501(c)(3) designation for your church does many things. It can encourage people who might not otherwise give to do just that because of the tax deduction. While I believe the 501(c)(3) designation is good for churches, it can be a double-edged sword. There are certain requirements that come with your nonprofit determination, and the first is that you need to keep records.
A quick note – recently there was a case involving whether or not churches had to submit their giving on a Form 990 (the nonprofit tax return forms). While the court held that they do not, it is still encouraged that all churches keep track of their giving, as this situation could change quickly. While it “may” not be required at the time of this blog post and having the information and deciding not to complete your Form 990 may be your choice, re-creating the information later would be nearly impossible, not to mention that your parishioners may need the information, as we will see below.
One of the things you need to do is keep records of all giving that your church receives. Anonymous cash gifts do not need to be attributed to any one person but do need to be counted and separated on your giving totals. The remaining gifts by check, electronic giving, or even cash when the giver is known (i.e. when an envelope is used) need to be credited to that giver, and yearly totals need to be accrued. There are many software programs that can help you with this task.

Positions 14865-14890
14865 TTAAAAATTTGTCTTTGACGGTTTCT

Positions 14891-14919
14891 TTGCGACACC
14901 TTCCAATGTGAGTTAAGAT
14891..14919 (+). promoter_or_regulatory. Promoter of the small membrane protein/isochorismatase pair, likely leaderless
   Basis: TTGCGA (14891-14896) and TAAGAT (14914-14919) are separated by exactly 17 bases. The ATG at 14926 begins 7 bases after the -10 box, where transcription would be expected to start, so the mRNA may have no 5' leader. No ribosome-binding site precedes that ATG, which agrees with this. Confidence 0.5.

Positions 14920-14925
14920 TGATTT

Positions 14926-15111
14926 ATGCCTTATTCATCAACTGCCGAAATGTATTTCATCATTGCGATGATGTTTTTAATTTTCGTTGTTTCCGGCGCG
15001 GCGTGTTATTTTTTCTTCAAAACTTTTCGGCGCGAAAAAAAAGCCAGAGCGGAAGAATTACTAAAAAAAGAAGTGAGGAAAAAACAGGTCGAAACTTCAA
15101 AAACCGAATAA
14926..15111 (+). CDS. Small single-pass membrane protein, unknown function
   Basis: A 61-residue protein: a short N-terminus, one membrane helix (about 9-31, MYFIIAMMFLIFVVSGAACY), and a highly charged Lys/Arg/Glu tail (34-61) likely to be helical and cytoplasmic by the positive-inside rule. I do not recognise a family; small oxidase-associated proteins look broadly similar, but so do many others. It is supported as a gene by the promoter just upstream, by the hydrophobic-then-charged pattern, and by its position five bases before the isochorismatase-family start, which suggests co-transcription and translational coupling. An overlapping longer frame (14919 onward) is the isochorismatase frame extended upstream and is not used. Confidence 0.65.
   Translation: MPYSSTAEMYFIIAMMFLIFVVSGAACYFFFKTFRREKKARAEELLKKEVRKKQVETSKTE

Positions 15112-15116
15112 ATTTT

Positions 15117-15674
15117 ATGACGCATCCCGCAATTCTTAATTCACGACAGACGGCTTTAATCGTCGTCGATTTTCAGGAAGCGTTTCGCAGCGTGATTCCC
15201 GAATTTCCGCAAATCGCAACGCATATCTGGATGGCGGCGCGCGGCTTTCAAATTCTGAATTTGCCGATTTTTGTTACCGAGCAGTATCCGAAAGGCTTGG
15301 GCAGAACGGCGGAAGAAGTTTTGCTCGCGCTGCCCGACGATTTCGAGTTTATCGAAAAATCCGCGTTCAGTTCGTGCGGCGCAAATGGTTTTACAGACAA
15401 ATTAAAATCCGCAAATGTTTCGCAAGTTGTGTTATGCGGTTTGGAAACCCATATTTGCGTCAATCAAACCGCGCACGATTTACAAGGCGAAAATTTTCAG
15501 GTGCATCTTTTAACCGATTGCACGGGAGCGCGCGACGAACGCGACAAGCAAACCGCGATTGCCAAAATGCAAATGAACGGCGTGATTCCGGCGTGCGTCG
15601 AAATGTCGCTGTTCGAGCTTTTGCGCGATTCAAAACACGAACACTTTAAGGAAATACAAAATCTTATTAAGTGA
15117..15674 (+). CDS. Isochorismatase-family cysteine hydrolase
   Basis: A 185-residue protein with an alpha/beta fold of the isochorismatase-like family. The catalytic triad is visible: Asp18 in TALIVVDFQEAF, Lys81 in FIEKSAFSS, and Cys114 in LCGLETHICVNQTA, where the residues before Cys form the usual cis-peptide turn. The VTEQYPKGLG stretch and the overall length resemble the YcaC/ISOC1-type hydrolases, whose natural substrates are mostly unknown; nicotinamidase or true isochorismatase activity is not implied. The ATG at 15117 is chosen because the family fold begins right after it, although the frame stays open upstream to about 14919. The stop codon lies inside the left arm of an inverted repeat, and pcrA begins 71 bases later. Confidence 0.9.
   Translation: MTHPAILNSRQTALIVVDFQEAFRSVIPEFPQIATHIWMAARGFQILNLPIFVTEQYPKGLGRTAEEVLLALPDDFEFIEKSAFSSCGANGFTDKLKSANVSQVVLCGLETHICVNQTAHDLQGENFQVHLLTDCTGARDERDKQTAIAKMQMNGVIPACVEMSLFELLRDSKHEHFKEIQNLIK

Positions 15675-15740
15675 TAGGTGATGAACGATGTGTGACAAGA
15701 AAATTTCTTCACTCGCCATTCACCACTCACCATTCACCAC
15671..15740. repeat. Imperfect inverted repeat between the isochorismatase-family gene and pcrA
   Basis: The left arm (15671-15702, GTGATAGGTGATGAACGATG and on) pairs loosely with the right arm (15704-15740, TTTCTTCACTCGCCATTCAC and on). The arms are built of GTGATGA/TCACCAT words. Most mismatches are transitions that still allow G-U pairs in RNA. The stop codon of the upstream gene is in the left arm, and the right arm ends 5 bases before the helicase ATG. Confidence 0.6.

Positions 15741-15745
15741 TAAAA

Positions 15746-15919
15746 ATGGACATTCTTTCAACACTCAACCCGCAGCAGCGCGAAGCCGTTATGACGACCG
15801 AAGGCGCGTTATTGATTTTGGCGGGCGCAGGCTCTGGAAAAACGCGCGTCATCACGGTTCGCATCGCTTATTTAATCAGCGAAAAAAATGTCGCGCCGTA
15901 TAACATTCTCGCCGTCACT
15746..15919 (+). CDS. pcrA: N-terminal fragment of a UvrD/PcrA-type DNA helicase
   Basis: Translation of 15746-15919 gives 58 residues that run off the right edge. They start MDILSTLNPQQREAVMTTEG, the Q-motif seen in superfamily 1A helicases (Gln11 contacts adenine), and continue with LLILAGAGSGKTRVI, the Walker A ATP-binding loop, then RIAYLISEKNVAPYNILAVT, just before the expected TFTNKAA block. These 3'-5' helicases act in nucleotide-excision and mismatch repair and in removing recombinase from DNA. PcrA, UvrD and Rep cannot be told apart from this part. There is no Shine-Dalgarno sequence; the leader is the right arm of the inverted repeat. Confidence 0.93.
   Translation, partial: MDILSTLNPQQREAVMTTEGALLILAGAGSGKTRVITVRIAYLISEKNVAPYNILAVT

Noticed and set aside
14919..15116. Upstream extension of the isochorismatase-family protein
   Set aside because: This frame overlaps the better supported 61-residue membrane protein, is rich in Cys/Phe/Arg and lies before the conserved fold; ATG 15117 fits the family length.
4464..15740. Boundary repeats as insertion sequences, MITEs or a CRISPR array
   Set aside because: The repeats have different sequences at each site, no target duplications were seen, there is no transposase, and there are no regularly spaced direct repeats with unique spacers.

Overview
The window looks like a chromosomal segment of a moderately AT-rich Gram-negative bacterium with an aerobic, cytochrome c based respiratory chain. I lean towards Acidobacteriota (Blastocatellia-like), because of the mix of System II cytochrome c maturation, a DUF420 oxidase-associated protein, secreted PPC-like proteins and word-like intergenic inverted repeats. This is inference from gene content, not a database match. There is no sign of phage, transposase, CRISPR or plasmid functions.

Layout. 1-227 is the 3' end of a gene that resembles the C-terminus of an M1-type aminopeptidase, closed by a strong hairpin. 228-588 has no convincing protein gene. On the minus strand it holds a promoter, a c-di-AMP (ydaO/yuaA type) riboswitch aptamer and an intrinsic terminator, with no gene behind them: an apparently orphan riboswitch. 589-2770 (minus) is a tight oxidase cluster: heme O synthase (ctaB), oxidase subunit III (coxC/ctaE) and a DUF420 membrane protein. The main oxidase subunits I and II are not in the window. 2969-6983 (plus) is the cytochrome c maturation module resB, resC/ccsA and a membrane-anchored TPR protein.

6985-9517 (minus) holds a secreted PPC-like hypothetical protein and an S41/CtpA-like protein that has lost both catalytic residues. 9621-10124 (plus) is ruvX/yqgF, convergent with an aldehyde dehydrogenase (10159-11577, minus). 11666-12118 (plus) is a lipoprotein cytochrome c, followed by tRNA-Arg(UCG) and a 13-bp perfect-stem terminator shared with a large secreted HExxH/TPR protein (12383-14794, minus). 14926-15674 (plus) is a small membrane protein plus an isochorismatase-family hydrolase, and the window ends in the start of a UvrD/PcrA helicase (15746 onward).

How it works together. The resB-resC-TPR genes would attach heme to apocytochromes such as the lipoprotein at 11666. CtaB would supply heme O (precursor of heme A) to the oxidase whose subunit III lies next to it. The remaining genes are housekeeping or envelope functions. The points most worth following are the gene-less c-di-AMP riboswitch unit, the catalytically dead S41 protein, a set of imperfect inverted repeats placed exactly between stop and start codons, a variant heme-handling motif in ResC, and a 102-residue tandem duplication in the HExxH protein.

Here are just a few software programs to check out. QuickBooks, as a general accounting software program, is one of the most commonly used. There are also church management software programs such as Servant Keeper and Church Office Online that can help keep each members giving accounted for. They will also generate an end of year giving statement, important to your members because it is what they use to report their giving on their taxes.
Your church members and others who gave gifts need to receive this statement by the end of January each year to be able to use this on their past year’s taxes. One point of planning is to make sure you are keeping up with the giving electronically so it can be generated in a relatively short period of time. The timeframe to distribute giving statements out to your members is short and can sneak up on you at the end of the year. While you may not need to file the Form 990 as a church, you should know it exists. If churches are required to file Form 990 again, it can be one of the pitfalls you need to avoid to keep your 501(c)(3) in good standing. Each year the informational report is due, and if you do not file it for three years, it will invalidate your 501(c)(3). This is why it is a good idea to file the report, and there is not going to be any tax owed.
Three types of Form 990 filings churches should be aware of:
- Form 990N: This is an e-postcard that can be filed when your 501(c)(3) has less than $50,000.00 given in your physical year.
- Form 990 EZ: This is an abbreviated filing that needs to be completed when your church receives less than $200,000.00 in a physical year AND when you have less than $500,000.00 in assets.
- Form 990: This is the full filing, and it must be completed when you have more than $200,000.00 given or MORE than $500,000.00 in assets.
Knowing the 501(c)(3) filing requirements is important. While your church may not have to file these right now, it is good practice to keep all the records as if you had to file the reports because there is no guarantee on when you will need to start.